Click here if you don’t see subscription options
The EditorsDecember 13, 2017
Residents wait for soldiers in helicopters to deliver food and water Oct. 13 during recovery efforts following Hurricane Maria in San Lorenzo, Puerto Rico. (CNS photo/Lucas Jackson, Reuters)Residents wait for soldiers in helicopters to deliver food and water Oct. 13 during recovery efforts following Hurricane Maria in San Lorenzo, Puerto Rico. (CNS photo/Lucas Jackson, Reuters)

The official death toll from Hurricane Maria in Puerto Rico stood at 58 on Dec. 6, more than two months after the storm, but few on the ground took the number from the commonwealth’s Department of Public Safety seriously. Two demographers, one from the U.S. Department of Defense, heightened this skepticism with a report suggesting that the government’s estimate of fatalities was off by a factor of 10. The researchers found that 455 more deaths than average were reported in Puerto Rico in September. This matched a CNN survey of funeral home directors, many of whom also questioned the accuracy of the official data.

Puerto Rico is obviously overwhelmed dealing with the aftermath of the storm, but it is bizarre to imagine future historians writing that they have no idea how many people perished in one of the worst storms in U.S. history, as if it happened in a pre-modern era instead of in the 21st century. Then again, there seems to be an epidemic of vanishing data in a political environment where unpleasant facts are wished away.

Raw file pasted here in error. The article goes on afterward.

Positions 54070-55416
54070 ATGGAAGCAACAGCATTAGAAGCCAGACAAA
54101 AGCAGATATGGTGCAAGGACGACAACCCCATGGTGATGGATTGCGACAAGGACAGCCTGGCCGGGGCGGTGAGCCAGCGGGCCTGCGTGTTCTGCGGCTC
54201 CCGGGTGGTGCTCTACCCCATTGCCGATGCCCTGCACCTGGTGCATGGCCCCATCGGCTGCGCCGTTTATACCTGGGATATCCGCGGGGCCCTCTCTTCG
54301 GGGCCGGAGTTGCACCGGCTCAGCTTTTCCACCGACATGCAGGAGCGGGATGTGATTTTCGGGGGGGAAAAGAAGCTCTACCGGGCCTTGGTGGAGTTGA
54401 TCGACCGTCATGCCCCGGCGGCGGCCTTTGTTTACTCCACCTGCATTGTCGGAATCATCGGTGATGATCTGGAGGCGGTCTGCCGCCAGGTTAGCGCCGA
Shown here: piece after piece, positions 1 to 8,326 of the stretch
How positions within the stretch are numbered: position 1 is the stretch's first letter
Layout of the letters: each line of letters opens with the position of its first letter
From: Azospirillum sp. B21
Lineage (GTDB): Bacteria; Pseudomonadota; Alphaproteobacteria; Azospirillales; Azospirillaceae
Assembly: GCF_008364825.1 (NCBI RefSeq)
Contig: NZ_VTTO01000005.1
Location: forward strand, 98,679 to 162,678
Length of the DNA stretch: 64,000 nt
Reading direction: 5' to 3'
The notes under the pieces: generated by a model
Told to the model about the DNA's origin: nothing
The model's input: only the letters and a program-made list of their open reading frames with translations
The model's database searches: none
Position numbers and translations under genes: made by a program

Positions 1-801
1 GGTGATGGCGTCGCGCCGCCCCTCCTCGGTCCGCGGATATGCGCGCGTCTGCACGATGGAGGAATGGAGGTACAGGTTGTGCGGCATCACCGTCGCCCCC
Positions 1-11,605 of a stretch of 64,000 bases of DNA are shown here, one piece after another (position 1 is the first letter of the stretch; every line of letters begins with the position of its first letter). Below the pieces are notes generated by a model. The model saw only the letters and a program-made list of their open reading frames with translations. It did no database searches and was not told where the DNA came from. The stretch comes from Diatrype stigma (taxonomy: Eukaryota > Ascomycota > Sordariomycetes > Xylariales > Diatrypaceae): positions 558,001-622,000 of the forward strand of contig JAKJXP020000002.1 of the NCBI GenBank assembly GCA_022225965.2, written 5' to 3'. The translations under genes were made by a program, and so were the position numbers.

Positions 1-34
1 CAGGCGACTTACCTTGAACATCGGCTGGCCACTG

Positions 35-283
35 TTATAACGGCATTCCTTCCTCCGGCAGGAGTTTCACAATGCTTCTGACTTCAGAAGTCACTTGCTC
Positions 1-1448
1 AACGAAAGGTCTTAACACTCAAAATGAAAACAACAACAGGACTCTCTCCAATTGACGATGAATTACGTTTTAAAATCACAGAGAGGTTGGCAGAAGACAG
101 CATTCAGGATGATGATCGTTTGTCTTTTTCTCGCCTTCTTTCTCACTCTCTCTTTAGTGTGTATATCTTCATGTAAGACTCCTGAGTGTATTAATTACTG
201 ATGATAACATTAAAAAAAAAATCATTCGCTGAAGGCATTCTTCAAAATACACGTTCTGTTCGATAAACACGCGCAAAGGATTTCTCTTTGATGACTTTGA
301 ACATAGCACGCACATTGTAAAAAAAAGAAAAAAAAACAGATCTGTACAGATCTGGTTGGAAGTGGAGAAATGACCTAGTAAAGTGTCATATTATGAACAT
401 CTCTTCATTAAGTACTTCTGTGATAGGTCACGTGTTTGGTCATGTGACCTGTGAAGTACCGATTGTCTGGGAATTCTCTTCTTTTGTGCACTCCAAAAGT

The Trump administration has scrubbed data on climate change from federal agency websites, and the Republican leadership in Congress has dismissed attempts to measure accurately the effects of its health care and tax cut legislation. The Census Bureau is being starved of funds, and even the F.B.I. has inexplicably cut back on its publicly available crime statistics. It is time to reverse this trend and restore transparency in government. Getting an accurate picture of what Hurricane Maria wrought would be an appropriate first step. 

Comments are automatically closed two weeks after an article's initial publication. See our comments policy for more.
Lisa Weber
5 years 11 months ago

The lack of data and/or transparency goes with the banning of commonly-used words and phrases in government budgets. "Evidence-based" and science-based" are no longer allowed. This fits perfectly with a president who ignores or twists every piece of data that displeases him. Our country is in danger from this misinformation.

The latest from america

A Reflection for Tuesday of the First Week of Advent, by Rachel Lu
Rachel LuDecember 05, 2023
An overlooked moment in obituaries of Henry Kissinger is the trial of the Harrisburg Seven: activists, many of whom were priests and women religious, who were accused of plotting to kidnap Henry Kissinger in 1970.
James T. KeaneDecember 04, 2023
Three2Six offers a basic education to undocumented migrant and refugee children, many of whom are barred from South Africa’s public schools because of their residency status.
Russell Pollitt, S.J.December 04, 2023
U.S. Senator J. D. Vance speaks at the 2023 Turning Point Action Conference in West Palm Beach, Fla. (Gage Skidmore, via Wikimedia Commons)
J.D. Vance’s economic populist streak, combined with his pro-life views and support for religious liberty, could offer an alternative to the two major political parties.
Paul James MacraeDecember 04, 2023